The apartment was noisy as H***, and we got our share of cold people ringing our doorbell late into the night, hoping to be let into the lobby for a more comfortable snooze. We were on a first-name basis with Jasper, the crack-addicted Romeo who used our entryway for his rendezvous because, he told us, it was deeper and less well-lit than the others. One guy rang our doorbell so frequently we dumped water from the potatoes we had boiled for dinner on his head.

And everything was so expensive! The first time I walked down the four flights of stairs to do laundry in our basement and saw the number of quarters I would need to do it, I turned right around, leaving in a state of shock.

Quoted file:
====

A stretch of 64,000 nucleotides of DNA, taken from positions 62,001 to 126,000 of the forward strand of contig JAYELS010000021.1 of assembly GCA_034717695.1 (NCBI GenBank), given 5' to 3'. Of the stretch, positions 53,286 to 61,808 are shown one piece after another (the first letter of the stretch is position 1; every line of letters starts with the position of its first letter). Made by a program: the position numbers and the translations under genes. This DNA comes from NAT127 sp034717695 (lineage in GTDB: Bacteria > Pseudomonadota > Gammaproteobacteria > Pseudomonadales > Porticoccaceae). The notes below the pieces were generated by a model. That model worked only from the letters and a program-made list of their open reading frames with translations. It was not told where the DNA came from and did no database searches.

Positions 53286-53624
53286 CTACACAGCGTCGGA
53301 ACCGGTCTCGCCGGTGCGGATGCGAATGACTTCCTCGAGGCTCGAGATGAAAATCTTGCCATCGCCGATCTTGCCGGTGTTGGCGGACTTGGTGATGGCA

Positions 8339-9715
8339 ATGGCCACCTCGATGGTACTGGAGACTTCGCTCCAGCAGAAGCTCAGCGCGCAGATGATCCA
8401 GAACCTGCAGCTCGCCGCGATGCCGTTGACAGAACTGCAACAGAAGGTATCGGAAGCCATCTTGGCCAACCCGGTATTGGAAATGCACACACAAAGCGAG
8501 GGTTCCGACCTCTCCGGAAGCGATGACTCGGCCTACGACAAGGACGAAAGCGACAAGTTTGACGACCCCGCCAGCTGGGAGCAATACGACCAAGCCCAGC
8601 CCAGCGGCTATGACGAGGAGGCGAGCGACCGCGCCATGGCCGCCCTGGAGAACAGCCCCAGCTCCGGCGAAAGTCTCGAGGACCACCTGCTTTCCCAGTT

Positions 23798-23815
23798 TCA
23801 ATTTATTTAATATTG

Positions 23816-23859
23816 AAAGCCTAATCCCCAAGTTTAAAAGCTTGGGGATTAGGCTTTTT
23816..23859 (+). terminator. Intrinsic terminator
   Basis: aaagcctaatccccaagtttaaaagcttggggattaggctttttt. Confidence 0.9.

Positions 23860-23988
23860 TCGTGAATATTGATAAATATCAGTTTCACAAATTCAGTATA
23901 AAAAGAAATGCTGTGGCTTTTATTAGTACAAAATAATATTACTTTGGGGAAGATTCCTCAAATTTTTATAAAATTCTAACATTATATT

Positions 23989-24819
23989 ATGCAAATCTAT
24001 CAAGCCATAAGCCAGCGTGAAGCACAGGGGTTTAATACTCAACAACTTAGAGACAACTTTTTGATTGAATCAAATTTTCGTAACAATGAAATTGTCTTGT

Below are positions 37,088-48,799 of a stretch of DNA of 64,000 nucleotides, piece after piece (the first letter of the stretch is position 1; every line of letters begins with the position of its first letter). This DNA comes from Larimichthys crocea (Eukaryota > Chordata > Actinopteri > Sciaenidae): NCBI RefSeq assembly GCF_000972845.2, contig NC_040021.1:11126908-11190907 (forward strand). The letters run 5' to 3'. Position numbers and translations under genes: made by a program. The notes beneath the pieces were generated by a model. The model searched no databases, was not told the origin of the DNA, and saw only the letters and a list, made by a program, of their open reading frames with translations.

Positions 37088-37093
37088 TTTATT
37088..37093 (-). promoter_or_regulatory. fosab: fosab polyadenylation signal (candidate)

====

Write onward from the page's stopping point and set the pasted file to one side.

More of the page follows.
We made friends with an ever-changing array of neighbors, and learned all sorts of things about what you could do, with and without permission from the landlord, to upgrade a city apartment. We painted, we took off cabinet doors, we switched out light fixtures, and during the stray heat wave, we partied on the forbidden roof. We turned off the lights in our apartment and spied on the neighbors like we were characters from Rear Window.

We even participated in a community clean-up, meeting with the mayor’s son in a large basement room where gloves, brooms, and thank-you hotdogs were passed out. We braved the streets and swept up pigeon s***, used condoms, and syringes. Getting that close to the streets evoked images of times and places in which I hope to never be.

When my husband’s dad was visiting us, sleeping on the couch in our tiny apartment, we passed through a group of cross-dressing prostitutes on our way to get a video. Michael’s dad commented about one, “She’s certainly got legs that go all the way to the floor.” Yeah, dad, and maybe a couple of other things you’re not quite ready for. . .